When the team of HELP for Peace first set out to make boats for the survivors of supertyphoon Yolanda, we considered all possibilities for its production and distribution. Before we started, the stories about the plight of fishermen never took shape as gripping as that of slaves from centuries ago. Once we made our way to their islands and houses the project of building boats, the reality of a quasi-feudal system grips the lives of countless fishermen everyday. Building a better means of living becomes more noble as these boats may unshackle the grip of modern slavery in the high seas.
The project was meant to make positive changes in the lives of people and the families they care for. Fishermen, nets-menders, dried fish vendors, and others in isolated communities too small that you can count every head before the noonday sun sear your scalp.
We surveyed the areas around the region and saw not just widespread devastation but magnification of poverty. The poverty index are even more recognizable in how people dealt a blow to their fellow survivors and victims. Some took pains securing their boats before and during the storm only to find their motor engines gone after the rain clouds have lifted. It was of course meticulously removed and not just incidentally blown off by the worst storm in recent history.
Some politicians capitalized on the situation by making haphazard boats such as seen here where even the nails are protruding. The fishermen who received the donation took the boat with him begrudgingly. He was just told by passersby to just accept it since it was given for free.
The boats were channeled to a politician in their area who demands to be in the forefront of any donation activities and turnovers. He was expected by everyone to run for the next election.
Other politicians critical of the incumbent mayor put on their noble façade by emphasizing that they too are victims and survivors just like everyone else. He noted that his wife was criticized by many for lining up for donated food and clothes after the storm. He recalled how many of his livestock perished and the numerous trees felled in the vast land he owns. They were older than him.
We were shown around the makeshift boatmaking area near the shore of his land. It was a simple place seemingly acceptable to the workers but of course has no provisions for the weather and the nearby sea.
I was appalled to see how crude the process is and how much wood was chipped off to carve out the hull. The process was laborious and wasteful. The politician justified the use of wood because it came from his own land and were already felled by the storm.
Other boatmakers had a ready answer to where they will source the logs for the boat. They often point to Masbate. The island is indeed rich with timber. It is afterall a forest reserve for a reason. In 2010, the Forest Bureau data points to only 140 hectares considered as Open. The rest of the island forest are mangrove and even actively reforested.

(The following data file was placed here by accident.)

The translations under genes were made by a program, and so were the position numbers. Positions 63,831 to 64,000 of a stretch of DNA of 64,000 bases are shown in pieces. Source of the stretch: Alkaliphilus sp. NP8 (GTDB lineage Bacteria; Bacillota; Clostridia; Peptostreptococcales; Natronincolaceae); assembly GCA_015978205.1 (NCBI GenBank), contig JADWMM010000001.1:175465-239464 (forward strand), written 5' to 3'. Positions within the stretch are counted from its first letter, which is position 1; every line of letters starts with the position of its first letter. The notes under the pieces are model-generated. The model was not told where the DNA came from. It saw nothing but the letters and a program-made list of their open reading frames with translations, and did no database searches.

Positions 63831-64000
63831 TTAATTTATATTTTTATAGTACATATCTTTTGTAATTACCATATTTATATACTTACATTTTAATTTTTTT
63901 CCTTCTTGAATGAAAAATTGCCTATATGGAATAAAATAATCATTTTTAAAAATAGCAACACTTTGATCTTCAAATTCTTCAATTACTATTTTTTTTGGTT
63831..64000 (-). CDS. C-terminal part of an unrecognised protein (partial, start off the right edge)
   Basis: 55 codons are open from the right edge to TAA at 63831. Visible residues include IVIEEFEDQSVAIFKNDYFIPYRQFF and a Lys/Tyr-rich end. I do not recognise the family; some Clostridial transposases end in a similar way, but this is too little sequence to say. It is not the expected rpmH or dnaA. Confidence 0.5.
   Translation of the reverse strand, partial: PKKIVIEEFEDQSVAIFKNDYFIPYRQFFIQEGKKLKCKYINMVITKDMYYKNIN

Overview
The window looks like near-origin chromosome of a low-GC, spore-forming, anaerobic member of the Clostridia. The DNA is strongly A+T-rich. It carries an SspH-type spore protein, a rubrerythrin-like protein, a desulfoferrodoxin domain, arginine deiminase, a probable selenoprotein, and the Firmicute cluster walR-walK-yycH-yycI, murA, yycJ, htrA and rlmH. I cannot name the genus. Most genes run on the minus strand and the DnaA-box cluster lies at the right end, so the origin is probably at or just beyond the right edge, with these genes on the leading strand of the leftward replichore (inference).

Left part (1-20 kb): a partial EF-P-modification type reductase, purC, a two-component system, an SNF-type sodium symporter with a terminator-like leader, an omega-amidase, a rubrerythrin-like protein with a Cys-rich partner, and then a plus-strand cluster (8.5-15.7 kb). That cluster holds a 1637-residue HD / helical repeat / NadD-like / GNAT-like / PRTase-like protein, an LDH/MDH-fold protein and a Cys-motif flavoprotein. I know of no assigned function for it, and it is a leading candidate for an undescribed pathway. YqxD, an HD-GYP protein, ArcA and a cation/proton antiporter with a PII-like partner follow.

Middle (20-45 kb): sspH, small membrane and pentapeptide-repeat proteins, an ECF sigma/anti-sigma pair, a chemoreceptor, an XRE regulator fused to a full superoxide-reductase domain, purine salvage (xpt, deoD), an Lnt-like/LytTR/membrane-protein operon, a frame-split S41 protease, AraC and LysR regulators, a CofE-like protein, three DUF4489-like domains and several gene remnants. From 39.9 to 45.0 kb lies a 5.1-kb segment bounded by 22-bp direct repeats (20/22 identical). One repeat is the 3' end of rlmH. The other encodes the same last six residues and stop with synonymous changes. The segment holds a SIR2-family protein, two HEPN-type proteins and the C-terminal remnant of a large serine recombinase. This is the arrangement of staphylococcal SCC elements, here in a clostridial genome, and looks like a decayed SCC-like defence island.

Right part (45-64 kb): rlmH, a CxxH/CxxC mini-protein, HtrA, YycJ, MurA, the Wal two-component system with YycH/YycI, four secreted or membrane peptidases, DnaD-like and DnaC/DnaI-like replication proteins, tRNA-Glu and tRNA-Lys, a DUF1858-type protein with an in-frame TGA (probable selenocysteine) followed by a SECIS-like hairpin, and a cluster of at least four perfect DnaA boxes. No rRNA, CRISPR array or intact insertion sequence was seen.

With due consideration for the rate of boat production from many organizations eager to help, HELP for Peace anticipated that there will be shortage of both legally-sourced and illicit lumber. The option seems to point for fiberglass boat production.
HELP for Peace administrative officer, Ellen Kochoa, a visual artist herself who have used fiberglass before in her artworks noted the strong smell of the resin and the harm it poses to handlers of this product. It was also taken into account the long-term utilization of boats made of fiberglass.
Firstly, boats that are made of fiberglass are not traditionally used in the country. Its acceptability may be strong due to its novelty. It is indeed strong and sturdy.
Secondly, fiberglass boats require skills that will limit involvement of the traditional fisherman. They will just be passive recipients of the product.
Lastly, the fiberglass boats can't be expected to last for decades without any chance of breaks in their integrity. After a few months minimal breaks may be patched by the fisherman. Once it comes to a point that it has too many holes or breaks to repair they will leave discard it without care for the environment.
With the use of fiberglass boats, we might just give our offsprings after several centuries undegraded boats donated by the people of the 21st century. Noble but ignoble at the same time.
A few days ago, a report from the Visayan Daily Star highlight the damage wrought by boatmakers and noble organizations who apparently need to practice the principle of "Do No Harm".
The Do No Harm principle is often emphasized among medical students and health professionals. If a surgeon for example has to operate on a mass, s/he has to consider that no other organs will be damaged. If a pediatrician has to provide a medicine to an infant, s/he is expected to do so without deliberately harming the child.
In the humanitarian field, Do No Harm is especially important since most activities are done fast and sometimes in haste. Most want to deliver the goods quickly and satisfy the hungry, warm the naked bodies, quenched parched throats, and make useful hands eke out a living.
We also considered leaving as little carbon footprint with the boats we make and deliver.
We also make sure that the next generation of residents will have a beautiful sea to behold, a clean beach to land their boats on and a sustainable sea to fish from.
All our bodies are fed by the land we farm and the seas we harvest. We are what we eat. As health professionals for peace we are determined to leave a healthy world and a peaceful means to achieve it.